When it opened in 1963, the museum dedicated to Barcelona's favourite adopted son was housed in the Palau Aguilar. Nearly five decades later, the permanent collection of some 3,800 pieces has now been spread across five adjoining palaces, two of which are devoted to temporary exhibitions.
By no means an overview of the artist's work, the Museu Picasso is rather a record of the vital formative years that the young Picasso spent nearby at La Llotja art school (where his father taught), and later hanging out with Catalonia's fin-de-siècle avant-garde. Those looking for hits like Les Demoiselles d'Avignon (1907) and the first Cubist paintings from the time (many of them done in Catalonia), as well as his collage and sculpture, will be disappointed. The founding of the museum is down to a key figure in Picasso's life, his friend and secretary Jaume Sabartés, who donated his own collection for the purpose. Tribute is paid with a room dedicated to Picasso's portraits of him (best known is the Blue Period painting of Sabartés wearing a white ruff), and Sabartés's own doodlings. The seamless presentation of Picasso's development from 1890 to 1904, from deft pre-adolescent portraits to sketchy landscapes to the intense innovations of his Blue Period, is unbeatable, then it leaps to a gallery of mature Cubist paintings from 1917. The pièce de résistance is the complete series of 58 canvases based on Velázquez's famous Las Meninas, donated by Picasso himself after the death of Sabartés, and now stretching through the Great Hall. The display later ends with linocuts, engravings and a wonderful collection of ceramics donated by Picasso's widow.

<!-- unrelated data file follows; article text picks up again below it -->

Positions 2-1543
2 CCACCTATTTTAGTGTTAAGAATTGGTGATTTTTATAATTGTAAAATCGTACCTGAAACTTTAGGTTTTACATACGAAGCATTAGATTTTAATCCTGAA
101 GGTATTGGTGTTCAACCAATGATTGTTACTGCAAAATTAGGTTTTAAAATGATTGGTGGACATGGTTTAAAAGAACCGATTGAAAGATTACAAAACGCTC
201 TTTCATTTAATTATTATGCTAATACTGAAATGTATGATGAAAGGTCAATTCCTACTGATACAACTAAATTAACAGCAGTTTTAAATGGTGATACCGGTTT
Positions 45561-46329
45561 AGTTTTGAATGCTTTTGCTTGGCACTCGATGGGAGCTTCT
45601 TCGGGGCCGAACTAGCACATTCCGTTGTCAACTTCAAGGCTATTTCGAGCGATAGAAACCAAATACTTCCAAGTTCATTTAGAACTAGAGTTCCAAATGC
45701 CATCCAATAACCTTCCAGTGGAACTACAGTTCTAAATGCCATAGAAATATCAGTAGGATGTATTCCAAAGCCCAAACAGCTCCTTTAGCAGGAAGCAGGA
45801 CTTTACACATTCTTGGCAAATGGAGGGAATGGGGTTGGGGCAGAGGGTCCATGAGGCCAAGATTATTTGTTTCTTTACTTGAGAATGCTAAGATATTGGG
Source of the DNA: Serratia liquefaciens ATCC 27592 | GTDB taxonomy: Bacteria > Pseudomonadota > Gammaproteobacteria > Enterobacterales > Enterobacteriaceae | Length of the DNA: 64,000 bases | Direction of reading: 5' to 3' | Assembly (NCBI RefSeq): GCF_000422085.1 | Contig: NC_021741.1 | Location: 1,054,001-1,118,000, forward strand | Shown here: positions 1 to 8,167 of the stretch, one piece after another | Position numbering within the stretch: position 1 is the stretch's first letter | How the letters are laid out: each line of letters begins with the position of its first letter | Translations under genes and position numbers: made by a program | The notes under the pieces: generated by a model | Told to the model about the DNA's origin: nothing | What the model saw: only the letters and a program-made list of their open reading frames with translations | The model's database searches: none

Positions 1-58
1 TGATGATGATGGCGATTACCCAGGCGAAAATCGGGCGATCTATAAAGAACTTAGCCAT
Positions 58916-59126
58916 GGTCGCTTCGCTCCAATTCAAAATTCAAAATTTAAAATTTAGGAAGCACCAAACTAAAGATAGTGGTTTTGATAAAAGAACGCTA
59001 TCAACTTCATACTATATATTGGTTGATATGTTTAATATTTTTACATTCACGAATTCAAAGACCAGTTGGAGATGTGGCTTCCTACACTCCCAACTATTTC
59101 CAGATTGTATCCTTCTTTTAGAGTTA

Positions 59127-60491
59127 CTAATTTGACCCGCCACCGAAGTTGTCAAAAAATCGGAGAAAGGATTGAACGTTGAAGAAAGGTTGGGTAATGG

Queues can be punishingly long – visit at lunch or shortly before the last entry. You can also buy your tickets online via the museum's website and avoid the queues.